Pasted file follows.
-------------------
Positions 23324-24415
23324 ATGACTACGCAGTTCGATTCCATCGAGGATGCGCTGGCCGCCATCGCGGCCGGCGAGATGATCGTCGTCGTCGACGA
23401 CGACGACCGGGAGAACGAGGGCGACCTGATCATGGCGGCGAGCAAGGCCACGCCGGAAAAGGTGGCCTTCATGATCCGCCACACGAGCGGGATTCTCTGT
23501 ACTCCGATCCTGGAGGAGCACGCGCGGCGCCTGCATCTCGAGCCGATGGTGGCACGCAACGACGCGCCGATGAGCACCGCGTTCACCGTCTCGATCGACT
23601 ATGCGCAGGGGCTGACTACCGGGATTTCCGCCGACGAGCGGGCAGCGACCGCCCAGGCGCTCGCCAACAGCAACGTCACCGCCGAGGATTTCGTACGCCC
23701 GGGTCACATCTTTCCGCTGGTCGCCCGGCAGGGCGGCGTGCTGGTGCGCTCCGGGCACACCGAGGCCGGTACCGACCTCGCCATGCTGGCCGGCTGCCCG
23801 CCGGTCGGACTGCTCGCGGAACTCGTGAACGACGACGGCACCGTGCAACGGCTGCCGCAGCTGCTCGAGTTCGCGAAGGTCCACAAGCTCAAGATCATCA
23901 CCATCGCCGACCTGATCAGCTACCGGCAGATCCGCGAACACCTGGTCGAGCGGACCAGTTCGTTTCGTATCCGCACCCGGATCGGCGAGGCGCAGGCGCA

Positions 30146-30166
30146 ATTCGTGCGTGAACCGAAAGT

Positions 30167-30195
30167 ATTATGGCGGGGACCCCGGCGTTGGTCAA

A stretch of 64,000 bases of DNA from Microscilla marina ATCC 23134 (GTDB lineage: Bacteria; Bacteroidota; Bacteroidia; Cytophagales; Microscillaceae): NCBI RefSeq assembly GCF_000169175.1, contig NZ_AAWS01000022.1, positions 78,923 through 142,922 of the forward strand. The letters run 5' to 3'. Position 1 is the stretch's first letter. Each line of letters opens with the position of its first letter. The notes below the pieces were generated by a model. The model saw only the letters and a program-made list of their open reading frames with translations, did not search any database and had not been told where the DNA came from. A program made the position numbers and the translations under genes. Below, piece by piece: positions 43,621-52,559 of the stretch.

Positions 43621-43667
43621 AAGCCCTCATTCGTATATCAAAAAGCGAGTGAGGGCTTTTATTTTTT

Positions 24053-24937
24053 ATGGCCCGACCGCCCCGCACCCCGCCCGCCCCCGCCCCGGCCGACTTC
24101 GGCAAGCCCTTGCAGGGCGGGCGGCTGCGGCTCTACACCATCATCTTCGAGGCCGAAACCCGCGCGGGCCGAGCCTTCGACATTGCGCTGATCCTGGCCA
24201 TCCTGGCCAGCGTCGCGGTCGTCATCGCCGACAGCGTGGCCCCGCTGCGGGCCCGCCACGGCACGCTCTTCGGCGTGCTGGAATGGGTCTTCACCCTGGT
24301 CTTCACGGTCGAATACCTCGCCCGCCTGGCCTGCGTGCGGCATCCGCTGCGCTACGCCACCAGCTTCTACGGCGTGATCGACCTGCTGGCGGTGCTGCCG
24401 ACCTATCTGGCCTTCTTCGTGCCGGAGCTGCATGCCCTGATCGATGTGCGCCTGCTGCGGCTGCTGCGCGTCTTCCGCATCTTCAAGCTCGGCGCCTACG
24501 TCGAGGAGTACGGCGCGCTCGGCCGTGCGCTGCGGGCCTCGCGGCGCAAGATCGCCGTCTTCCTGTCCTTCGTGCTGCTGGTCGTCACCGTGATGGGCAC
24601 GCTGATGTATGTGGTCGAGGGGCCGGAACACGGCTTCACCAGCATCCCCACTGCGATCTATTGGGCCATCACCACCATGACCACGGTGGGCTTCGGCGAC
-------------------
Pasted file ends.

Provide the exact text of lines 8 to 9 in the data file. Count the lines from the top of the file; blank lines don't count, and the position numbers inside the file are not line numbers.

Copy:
23901 CCATCGCCGACCTGATCAGCTACCGGCAGATCCGCGAACACCTGGTCGAGCGGACCAGTTCGTTTCGTATCCGCACCCGGATCGGCGAGGCGCAGGCGCA

Positions 30146-30166